Capitol Alert

How a handful of vetoes disappointed Gavin Newsom’s liberal California backers

From fighting President Donald Trump’s agenda to signing first-in-the nation laws that expand access to health care and regulate the gig economy, California Gov. Gavin Newsom earned no small amount of praise from liberals since he took office in January.

But not everybody on the left is happy with the governor’s job performance.

A set of bills Newsom vetoed last week earned him criticism the left. Here’s a look at the vetoes that disappointed some of Newsom’s constituents.

Hospital closures

Last weekend, Newsom vetoed a bill that would have regulated hospital closures, frustrating the influential California Nurses Association

The union’s president accused the governor of “craven submission to wealthy hospital corporations and Wall Street speculators” when he returned Assembly Bill 1014 unsigned.

AB 1014, sponsored by Assemblyman Patrick O’Donnell, D-Long Beach, would have required that hospitals providing emergency medical services provide at least 180 days of notice before eliminating or reducing the level of those services or shutting down entirely, as well as at least 90 days notice before eliminating or relocating a supplemental service.

“I agree that hospital closures have vast impacts on communities. However, this bill would not change the fact that the state is not able to force a hospital to stay open when they are financially unable,” Newsom wrote. “I am concerned that this bill may exacerbate the financial and patient safety concerns that often lead to closures.”

California Nurses Association President Deborah Burger had sharp words for Newsom in the wake of his decision.

“With this veto, Gov. Newsom is abandoning both patients and communities. Closures force patients to travel much farther for critical care and that puts lives in grave danger,” Burger said in prepared remarks.

Stephanie Roberson, CNA’s director of government relations, said in a statement that 23 hospitals have closed or been sold off in the last four years in California.

“That’s a death sentence for many Californians because when these facilities leave, they do not return,” Roberson said. “We are concerned about the posture of this governor as he is clearly choosing what the corporate hospital industry wants over what is best for our communities and patients.”

Burger’s words might sting more than most for Newsom; the CNA endorsed his run for governor, calling him “a natural ally for nurses.”

Immigration enforcement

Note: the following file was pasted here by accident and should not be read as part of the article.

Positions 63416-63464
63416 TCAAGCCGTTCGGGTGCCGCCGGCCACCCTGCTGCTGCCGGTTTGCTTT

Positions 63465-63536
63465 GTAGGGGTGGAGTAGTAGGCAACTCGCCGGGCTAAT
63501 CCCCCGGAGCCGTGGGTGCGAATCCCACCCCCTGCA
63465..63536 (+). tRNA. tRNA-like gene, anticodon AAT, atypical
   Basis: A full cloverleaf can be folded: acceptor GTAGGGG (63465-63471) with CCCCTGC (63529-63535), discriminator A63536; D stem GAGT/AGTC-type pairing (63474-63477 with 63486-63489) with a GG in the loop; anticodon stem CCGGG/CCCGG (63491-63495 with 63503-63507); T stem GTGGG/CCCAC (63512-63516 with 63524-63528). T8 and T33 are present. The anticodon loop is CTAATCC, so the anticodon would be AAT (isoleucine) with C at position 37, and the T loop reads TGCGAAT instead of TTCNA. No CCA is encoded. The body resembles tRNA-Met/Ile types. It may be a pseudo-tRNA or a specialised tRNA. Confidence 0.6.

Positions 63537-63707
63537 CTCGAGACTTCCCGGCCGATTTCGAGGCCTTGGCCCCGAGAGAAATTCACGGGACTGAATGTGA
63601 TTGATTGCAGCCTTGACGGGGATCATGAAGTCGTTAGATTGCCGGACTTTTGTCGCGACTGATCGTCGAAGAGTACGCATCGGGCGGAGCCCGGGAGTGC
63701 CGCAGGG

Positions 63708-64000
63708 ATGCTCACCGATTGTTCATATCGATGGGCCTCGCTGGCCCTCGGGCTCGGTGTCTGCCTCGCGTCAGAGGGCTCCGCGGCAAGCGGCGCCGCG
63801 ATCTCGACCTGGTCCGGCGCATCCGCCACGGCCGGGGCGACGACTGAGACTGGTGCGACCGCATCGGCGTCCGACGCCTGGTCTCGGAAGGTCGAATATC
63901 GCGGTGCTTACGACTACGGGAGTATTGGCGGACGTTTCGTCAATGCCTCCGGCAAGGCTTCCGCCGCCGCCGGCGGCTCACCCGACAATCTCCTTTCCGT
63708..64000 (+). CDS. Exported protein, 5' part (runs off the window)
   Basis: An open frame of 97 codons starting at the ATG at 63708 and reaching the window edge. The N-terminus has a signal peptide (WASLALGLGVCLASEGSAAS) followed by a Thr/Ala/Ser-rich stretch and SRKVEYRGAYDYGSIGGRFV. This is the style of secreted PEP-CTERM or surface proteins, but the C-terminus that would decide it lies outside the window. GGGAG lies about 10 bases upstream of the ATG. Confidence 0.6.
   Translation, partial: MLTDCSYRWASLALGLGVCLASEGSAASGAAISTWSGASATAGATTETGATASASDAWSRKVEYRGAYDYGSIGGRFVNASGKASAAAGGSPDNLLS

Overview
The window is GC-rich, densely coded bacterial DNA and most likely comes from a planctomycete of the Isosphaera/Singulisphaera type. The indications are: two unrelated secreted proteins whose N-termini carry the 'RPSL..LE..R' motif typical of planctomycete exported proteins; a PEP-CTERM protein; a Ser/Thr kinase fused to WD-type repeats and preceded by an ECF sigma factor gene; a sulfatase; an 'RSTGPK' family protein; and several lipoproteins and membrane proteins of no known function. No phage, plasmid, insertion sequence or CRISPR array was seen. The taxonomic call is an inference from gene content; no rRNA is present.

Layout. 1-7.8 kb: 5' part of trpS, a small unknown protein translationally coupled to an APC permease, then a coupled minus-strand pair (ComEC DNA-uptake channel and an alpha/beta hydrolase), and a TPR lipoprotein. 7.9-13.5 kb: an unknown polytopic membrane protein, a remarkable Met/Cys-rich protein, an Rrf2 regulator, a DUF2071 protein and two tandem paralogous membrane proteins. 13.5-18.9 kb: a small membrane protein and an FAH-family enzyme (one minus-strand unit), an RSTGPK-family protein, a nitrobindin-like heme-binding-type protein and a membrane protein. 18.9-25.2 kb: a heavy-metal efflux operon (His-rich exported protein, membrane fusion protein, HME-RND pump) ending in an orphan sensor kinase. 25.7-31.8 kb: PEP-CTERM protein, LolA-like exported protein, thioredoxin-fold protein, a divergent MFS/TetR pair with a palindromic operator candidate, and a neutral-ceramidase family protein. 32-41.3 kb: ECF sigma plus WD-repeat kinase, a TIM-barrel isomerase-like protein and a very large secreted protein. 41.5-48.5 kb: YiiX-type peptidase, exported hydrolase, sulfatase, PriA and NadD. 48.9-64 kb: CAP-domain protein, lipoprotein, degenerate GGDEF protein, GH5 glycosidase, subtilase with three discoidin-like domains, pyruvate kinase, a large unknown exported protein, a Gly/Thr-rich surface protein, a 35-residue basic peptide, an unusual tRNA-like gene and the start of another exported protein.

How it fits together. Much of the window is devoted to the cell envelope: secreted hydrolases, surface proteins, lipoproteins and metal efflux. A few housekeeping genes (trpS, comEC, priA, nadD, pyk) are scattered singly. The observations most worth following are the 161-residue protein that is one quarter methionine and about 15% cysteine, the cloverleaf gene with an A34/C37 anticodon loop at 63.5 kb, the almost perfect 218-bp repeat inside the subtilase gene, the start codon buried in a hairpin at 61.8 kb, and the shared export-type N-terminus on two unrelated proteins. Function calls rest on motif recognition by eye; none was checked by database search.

Assembly Bill 1282, sponsored by Assemblyman Ash Kalra, D-San Jose, would have prohibited Department of Corrections and Rehabilitation employees and contractors from allowing private security contractors to enter CDCR property for immigration enforcement purposes.

“I am concerned that provisions in this bill would negatively impact prison operations and could hinder and delay needed transfers between facilities for myriad situation-specific reasons such as medical care and court obligations,” Newsom wrote of his decision to veto the bill.

The group Asian Americans Advancing Justice disputes Newsom’s position.

“AB 1282 would have been a major step toward California fulfilling its pledge as a sanctuary state,” said Liza Chu, California policy manager for the group.

“Gov. Newsom’s decision will continue to separate families and implicate our state in facilitating unlawful arrests by private contractors for deportation purposes,” Nourn said.

Full-day kindergarten

Newsom notably broke with the left with some other high profile bills.

He vetoed Assembly Bill 197, sponsored by Assemblywoman Shirley Weber, D-San Diego. That bill would have required schools to offer at least one full-day kindergarten program, beginning with the 2022-23 school year.

Newsom cited budget reasons for his decision to veto.

“While I support increased access to full-day kindergarten, I cannot sign this bill as it would impose new costs outside the budget,” the governor wrote.

Newsom added that the 2019 Budget Act included $300 million specifically to expand full-day kindergarten offerings.

The California Teachers Association had listed the bill as one to watch, and chose not to comment on Newsom’s decision to veto it.

Primary elections

Newsom also chose to execute his veto on a bill aimed at improving voter turnout in primary elections.

Assembly Bill 681, sponsored by Assemblywoman Lorena Gonzalez, D-San Diego, would have required county elections officials to send out notices ahead of upcoming primary elections, informing voters of their current political party preference, the type of ballot they would be able to cast in the election and instructions on how to change that preference.

The bill was aimed at preventing people from being unable to vote in a party’s primary because they did not have the right political party preference.

“While I share the Legislature’s intent to reduce voter confusion, this bill may create a state-reimburseable mandate with likely significant ongoing general fund costs to the state, thus it should be considered in the annual budget process,” Newsom wrote in his veto message.

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Andrew Sheeler covers California’s unique political climate for the Sacramento Bee. He has covered crime and politics from Interior Alaska to North Dakota’s oil patch to the rugged coast of southern Oregon. He attended the University of Alaska Fairbanks.